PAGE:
A number of plans had previously been made in connection with the division of Bengal, but none of them was approved Proposals for partitioning Bengal were first considered in 1903. Lord Curzon, when he “took charge as viceroy of India, decided to redraw the boundaries of Bengal to divide it into two provinces of manageable size. In the light of the previous plans regarding the partition of Bengal, he worked out a complete scheme and gave it final shape .Curzons original scheme was based on at of other lieutenant direct Chief Commissionership previously first he to divide grounds of administrative efficiency. It was probably during the vociferous protests and adverse reaction against the original plan, that the officials first envisaged the possible advantages of a divided Bengal. Originally, the division was made on geographical rather than on an avowedly communal basis. ‘Political Considerations’ in this respect seemed to have been ‘an afterthought’. The government contention was that the Partition of Bengal was purely an administrative measure with three main objectives.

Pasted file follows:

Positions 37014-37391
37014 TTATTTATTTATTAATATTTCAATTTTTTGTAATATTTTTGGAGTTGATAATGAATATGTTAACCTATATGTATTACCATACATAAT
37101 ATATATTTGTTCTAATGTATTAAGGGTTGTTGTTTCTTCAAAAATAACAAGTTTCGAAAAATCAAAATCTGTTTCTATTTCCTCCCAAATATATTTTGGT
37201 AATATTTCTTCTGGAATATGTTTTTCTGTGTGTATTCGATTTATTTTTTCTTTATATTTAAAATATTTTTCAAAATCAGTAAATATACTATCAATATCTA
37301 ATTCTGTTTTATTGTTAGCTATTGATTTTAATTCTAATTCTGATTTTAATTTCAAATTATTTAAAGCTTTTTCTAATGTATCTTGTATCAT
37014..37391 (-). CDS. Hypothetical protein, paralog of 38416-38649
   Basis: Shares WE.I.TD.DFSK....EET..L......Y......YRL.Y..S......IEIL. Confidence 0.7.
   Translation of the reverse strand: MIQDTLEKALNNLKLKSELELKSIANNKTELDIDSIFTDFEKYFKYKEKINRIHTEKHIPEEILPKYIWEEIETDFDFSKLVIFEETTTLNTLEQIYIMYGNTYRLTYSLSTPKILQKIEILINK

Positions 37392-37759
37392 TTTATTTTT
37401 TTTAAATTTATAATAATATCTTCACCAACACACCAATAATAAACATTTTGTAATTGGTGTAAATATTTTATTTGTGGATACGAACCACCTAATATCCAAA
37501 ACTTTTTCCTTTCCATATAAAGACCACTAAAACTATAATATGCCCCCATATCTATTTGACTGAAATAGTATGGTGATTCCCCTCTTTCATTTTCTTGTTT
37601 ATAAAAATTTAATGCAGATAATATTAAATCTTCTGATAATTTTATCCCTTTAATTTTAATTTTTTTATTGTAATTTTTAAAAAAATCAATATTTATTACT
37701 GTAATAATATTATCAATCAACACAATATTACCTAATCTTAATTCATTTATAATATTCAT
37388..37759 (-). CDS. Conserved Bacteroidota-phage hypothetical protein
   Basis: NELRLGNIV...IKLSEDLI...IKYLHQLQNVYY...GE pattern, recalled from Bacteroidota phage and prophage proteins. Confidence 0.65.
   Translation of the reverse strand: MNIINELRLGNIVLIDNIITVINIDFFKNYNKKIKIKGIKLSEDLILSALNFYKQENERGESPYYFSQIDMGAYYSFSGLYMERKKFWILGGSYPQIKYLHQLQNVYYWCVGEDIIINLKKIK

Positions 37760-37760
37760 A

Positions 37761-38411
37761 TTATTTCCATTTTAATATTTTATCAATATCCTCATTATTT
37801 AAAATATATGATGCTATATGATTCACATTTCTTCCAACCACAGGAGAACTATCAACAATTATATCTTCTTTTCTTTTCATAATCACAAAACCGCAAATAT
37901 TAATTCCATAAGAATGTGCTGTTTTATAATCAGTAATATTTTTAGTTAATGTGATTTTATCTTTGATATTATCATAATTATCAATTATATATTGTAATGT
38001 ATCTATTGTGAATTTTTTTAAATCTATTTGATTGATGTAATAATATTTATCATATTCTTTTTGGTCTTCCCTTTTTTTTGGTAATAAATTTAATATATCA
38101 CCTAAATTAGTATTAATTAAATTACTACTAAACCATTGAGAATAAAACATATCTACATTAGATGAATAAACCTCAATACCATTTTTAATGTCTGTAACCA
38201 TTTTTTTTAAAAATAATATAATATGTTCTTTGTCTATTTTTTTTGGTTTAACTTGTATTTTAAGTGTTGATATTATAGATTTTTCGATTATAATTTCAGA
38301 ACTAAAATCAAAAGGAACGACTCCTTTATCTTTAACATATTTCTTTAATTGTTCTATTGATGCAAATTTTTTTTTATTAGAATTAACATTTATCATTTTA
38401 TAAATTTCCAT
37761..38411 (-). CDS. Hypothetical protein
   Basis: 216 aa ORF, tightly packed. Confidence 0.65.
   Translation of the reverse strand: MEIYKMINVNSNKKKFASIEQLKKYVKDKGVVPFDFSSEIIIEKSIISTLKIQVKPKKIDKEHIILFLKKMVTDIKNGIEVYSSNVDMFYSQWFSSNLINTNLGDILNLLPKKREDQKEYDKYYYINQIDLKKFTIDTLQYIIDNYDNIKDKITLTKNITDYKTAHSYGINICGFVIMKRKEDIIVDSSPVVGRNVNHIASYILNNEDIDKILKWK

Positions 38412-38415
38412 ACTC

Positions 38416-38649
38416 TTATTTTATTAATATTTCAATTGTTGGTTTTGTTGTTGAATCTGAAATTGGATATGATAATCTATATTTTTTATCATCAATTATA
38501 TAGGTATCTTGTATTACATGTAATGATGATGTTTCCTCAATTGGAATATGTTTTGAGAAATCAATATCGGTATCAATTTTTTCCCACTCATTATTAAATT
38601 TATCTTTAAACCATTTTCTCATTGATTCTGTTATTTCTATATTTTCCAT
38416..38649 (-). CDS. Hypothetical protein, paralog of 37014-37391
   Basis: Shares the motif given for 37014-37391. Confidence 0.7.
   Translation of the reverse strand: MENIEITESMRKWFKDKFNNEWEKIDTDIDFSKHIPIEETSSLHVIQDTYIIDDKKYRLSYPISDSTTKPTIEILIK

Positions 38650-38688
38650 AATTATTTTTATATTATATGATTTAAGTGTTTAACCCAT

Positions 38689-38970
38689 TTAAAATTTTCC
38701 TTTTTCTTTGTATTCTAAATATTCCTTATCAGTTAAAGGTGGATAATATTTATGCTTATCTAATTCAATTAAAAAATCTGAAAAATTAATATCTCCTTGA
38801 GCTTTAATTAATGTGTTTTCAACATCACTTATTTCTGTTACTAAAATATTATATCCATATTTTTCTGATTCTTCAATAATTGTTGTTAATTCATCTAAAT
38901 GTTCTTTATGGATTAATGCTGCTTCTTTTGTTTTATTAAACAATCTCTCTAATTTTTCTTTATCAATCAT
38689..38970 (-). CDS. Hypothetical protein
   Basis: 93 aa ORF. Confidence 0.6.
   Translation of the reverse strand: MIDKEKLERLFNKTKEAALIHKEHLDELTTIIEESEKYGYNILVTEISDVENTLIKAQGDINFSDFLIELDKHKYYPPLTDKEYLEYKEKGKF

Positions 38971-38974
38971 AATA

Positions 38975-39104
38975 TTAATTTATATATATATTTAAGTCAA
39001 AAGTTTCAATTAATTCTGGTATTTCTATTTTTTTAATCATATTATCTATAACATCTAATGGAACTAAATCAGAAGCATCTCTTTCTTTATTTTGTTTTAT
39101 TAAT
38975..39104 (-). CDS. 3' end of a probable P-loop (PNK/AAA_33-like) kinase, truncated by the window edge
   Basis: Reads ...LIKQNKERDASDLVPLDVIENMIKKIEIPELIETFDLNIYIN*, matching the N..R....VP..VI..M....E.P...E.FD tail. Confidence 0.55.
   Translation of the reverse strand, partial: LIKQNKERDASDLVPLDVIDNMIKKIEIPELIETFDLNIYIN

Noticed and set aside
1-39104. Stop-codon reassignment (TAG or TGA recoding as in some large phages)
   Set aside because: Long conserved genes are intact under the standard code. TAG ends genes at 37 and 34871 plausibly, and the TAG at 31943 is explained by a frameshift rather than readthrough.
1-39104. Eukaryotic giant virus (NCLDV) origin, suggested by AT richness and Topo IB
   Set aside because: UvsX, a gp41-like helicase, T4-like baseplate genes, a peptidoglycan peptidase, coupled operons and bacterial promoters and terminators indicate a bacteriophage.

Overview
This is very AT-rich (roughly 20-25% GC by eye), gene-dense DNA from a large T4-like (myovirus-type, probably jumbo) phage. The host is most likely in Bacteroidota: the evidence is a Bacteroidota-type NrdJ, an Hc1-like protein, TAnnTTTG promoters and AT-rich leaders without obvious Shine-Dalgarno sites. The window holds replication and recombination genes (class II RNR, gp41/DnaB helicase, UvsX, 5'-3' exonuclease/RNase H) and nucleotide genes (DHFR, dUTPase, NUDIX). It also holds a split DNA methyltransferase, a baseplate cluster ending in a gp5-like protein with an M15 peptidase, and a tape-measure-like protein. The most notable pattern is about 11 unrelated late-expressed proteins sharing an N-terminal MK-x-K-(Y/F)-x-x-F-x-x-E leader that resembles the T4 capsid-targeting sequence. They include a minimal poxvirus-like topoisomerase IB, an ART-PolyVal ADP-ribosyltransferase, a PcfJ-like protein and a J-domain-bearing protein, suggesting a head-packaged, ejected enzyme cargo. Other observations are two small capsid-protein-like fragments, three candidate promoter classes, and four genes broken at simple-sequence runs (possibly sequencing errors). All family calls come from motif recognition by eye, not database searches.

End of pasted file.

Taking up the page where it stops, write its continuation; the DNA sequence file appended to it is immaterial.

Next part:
• Firstly, it wanted to relieve the government of Bengal of a part of’ the administrative burden and to ensure more efficient administration in the outlying districts.
  • Secondly, the government desired to promote the development of backward Assam (ruled by a Chief Commissioner) by enlarging its jurisdiction so as to provide it with an outlet to the sea.
  • Thirdly, the government felt the urgent necessity to unite the scattered sections of the Uriya-speaking population under a single administration.